At the mouth of the bottle will be found deposited the essence of the substance thus heated, which will have to be taken out very carefully. The remains of the substance are to be heated again in the aforesaid way, which will result in the extraction of some more essence. A part of this essence, with one third its quantity of incinerated mercury, is to be put into another glass bottle, below which is to be put remains of the substance mixed with a little of the essence. Heat is then to be applied again for twenty four hours, after which is to be taken out the essence deposited, neither at the top nor at the bottom, but at the central portion of the bottle. This essence, with an equal quantity of very fine silver foils, is to be heated in a blind crucible, with lairs of white glass put above and below them. When sufficiently heated, the contents of the bottle will smelt into a ball-like substance having the appearance of semen. This will have to be taken out and heated with twelve times its weight of brass, which will turn into pure silver.

Making of gold.

Purified sulphur is to be subjected to bhavana with lime juice for twenty one times, and with hen’s egg for four times. Very fine and strong copper foils are then to be coated all over with that sulphur. These are next to be burnt by putapaka and immersed in water. They are again to be coated with the sulphur, burnt and immersed in the same way, for seventy times altogether. Three parts of pure silver and one part of this copper are to be burnt together by putapaka, which is to be carried on till the copper disappears altogether. The product is gold 7/16th parts fine. With this is to be mixed pure gold 12/16th parts fine. The compound will turn to be pure gold.

Augmenting the colour of gold.

Essence of mica and an equal quantity of copper are to be smelted together and compounded. An essence is to be extracted in the usual way out of this compound. This essence is wonderfully yellow. Twenty five parts of gold, ten sixteenth parts fine, and one part of this essence are to be smelted together, with the result that the whole compound will turn to be gold parts fine. Further addition of every one part of the aforesaid essence will result in the enhancement of the colour of the gold by 1/16th part.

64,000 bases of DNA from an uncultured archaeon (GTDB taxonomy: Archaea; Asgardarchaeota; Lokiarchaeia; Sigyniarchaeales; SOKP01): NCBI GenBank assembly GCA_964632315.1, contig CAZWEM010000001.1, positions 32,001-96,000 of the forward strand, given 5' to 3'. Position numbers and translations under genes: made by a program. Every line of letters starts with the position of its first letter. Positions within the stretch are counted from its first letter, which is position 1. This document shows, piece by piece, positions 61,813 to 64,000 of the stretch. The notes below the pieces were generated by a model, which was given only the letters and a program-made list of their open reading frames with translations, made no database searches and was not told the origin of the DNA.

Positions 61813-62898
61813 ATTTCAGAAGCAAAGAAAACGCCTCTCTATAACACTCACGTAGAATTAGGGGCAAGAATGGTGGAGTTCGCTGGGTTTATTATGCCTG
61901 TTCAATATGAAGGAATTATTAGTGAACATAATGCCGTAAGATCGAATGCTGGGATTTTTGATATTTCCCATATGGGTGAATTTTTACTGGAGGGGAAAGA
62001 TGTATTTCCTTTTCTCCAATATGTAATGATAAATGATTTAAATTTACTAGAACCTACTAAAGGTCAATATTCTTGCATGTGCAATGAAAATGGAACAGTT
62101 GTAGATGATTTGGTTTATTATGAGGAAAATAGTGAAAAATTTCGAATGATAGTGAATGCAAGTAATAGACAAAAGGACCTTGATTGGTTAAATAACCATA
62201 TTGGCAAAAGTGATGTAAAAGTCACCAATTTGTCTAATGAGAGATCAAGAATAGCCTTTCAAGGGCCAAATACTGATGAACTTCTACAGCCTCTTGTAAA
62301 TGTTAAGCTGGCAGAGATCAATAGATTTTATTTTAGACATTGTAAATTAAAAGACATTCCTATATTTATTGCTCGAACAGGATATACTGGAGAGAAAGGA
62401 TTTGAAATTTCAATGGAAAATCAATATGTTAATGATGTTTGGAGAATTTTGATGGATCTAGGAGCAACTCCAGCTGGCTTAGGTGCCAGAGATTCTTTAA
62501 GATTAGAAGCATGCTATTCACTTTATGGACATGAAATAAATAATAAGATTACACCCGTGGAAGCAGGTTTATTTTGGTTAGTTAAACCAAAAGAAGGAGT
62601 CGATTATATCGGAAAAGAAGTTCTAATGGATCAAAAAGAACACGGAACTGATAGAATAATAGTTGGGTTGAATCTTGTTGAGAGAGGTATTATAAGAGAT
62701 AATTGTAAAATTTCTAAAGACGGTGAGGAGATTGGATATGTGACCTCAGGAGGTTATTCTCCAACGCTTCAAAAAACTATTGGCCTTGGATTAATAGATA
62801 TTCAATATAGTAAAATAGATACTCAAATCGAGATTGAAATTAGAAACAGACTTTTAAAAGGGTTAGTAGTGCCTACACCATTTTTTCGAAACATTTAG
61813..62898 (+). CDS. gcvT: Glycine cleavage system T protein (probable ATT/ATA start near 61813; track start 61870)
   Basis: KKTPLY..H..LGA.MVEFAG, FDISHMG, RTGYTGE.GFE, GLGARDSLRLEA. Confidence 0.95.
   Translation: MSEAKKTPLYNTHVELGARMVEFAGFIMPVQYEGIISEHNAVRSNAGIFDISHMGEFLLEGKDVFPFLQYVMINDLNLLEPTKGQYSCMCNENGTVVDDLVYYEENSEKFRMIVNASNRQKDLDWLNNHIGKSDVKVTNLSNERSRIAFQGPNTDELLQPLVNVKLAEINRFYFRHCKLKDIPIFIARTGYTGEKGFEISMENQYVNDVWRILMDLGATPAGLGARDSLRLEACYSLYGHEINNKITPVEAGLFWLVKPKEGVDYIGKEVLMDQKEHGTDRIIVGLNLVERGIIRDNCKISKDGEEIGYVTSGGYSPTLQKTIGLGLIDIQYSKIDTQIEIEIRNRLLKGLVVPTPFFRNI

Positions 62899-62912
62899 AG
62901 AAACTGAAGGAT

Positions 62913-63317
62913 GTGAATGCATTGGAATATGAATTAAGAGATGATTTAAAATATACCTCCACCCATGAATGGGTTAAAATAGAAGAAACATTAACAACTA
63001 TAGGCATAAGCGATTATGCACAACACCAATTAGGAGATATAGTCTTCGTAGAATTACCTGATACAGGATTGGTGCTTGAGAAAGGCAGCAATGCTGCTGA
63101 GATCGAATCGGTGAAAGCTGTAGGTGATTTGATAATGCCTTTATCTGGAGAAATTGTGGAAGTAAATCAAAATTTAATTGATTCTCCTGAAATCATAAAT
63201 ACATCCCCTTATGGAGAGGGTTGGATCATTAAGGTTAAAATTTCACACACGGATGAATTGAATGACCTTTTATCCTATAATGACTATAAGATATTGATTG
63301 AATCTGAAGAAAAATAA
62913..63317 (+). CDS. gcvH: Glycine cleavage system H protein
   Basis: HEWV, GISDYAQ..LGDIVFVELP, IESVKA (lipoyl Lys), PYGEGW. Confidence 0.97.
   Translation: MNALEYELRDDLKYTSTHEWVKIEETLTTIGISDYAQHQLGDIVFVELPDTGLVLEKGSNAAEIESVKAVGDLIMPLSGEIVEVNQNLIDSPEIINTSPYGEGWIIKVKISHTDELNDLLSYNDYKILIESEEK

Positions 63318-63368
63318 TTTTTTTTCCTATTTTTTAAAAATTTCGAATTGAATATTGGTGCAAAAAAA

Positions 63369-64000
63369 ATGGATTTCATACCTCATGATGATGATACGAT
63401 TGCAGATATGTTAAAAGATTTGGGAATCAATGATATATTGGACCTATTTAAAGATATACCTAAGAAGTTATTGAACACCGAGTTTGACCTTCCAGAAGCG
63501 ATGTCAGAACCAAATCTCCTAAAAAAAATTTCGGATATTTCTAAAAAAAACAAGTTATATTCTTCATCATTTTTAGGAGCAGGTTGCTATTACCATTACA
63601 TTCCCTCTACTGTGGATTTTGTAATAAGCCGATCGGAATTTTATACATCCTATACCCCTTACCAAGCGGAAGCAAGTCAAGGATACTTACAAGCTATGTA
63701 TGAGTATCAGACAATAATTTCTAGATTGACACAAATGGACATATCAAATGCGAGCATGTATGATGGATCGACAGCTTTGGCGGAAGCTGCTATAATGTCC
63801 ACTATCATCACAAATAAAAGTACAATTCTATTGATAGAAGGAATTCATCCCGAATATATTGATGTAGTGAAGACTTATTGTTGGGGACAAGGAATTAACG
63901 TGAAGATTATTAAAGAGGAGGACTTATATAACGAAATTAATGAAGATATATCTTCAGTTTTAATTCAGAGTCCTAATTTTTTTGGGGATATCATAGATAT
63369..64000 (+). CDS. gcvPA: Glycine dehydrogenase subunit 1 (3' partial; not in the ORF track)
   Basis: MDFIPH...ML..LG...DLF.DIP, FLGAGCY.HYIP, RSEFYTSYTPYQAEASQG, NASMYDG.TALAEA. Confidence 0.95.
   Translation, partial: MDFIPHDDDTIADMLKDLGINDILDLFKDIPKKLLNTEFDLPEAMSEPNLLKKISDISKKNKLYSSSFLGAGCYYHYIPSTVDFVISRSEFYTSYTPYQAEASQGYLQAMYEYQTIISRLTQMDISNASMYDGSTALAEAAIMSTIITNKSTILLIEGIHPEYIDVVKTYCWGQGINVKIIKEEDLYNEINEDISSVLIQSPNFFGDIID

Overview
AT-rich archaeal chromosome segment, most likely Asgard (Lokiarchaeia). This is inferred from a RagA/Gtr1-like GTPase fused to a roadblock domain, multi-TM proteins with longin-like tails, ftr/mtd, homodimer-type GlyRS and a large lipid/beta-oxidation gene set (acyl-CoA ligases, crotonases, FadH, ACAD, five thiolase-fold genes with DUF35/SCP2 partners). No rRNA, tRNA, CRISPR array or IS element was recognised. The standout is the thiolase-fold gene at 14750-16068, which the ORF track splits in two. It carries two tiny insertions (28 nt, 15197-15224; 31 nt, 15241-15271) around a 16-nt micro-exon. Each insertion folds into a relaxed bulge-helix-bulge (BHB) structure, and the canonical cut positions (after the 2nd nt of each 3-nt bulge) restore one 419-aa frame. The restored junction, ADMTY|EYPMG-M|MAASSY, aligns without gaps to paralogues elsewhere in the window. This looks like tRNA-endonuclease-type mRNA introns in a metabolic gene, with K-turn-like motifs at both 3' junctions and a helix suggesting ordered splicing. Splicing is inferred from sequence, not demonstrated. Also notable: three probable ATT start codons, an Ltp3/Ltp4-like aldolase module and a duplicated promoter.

Making of gold.

Manas-shila, makshika, sisaka (lead), karpura-mani (camphor gem), rajabarta, rust of iron of a very long standing, cinnabar, kharpara, tuttha, and yellow kasisa—all of these are to be rubbed together and heated steadily in a crucible, with sulphur being put into it, six times in weight of each of the other ingredients. The crucible is to be put inside another crucible, and the superfluous sulphur burnt gradually. One rati of the compound, thus prepared, is to be smelted with one tola of copper, the result being gold 4/16th parts fine.[2]

Making of silver.

Purified mandura and kharpara, ten tolas each, are to be subjected to bhavana, for twenty one times, with strong urine, Manas-shila and navasara, one tola each, are to be mixed together, and subjected to bhavana with buffalo’s milk. Three tolas of mercury, previously subjected to bhavana with the milk of sehundu, and three tolas of manas-shila are to be rubbed together. All the things, noted above, are to be rubbed together, and made into a dense and black powder. These are to be put into a vessel covered with a copper plate, and heated by fire, made below and around the vessel, for six hours. The compound, thus prepared, is to be rubbed with eight tolas of essence of haritala, mixed with lemon juice. The amalgam, thus prepared, is to be rubbed for seven days with the juice of small nagarjuni leaves, equal in weight to the lump. It is again to be rubbed with some more leaves, and to be heated for 24 hours by means of a Baluka-yantra, at the bottom of which will be found deposited the essence (one sixteenth in weight) of the whole thing. Copper mixed with this essence becomes as white as silver.

Eight tolas of white kharpara (essence of kharpara, i.e. zinc), seven tolas of haritala, one tola each of silver, and abhra (white mica) are to be mixed together and put into a blind crucible, with one tola of the newly prepared white substance at the top and one tola of the same at the bottom. The crucible is to be heated until all the things smelt together and turn into a compound. The result is only two tolas of a very beautiful silver.

Making of silver.